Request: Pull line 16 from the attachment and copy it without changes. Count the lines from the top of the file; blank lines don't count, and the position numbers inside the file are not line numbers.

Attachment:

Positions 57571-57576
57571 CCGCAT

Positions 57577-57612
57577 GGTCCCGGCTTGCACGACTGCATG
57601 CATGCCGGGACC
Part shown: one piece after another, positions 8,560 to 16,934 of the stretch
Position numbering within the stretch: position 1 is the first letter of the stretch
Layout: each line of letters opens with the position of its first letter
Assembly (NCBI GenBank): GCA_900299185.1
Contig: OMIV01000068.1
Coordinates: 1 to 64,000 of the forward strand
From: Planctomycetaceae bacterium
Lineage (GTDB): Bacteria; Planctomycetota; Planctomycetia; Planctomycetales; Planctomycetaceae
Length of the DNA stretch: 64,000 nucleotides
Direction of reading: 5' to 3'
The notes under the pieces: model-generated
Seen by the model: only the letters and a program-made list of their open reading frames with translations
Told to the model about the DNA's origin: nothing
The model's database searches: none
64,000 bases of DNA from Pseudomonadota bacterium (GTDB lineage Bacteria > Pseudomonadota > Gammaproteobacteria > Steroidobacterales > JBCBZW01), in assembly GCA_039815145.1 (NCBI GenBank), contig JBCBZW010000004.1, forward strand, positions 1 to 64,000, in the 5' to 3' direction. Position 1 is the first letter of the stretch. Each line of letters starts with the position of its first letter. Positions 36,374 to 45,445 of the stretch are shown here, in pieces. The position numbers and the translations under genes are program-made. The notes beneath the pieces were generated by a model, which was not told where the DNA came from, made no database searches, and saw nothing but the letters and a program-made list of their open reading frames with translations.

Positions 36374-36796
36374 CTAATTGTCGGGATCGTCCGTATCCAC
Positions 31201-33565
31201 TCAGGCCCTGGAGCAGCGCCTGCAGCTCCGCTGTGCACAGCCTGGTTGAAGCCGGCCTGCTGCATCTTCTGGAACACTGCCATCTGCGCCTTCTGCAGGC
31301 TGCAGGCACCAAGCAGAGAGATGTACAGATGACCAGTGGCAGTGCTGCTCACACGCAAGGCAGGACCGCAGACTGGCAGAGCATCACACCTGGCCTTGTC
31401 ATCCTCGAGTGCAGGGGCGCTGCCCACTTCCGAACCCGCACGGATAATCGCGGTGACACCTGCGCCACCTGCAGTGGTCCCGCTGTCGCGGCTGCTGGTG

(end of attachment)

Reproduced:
The notes under the pieces: model-generated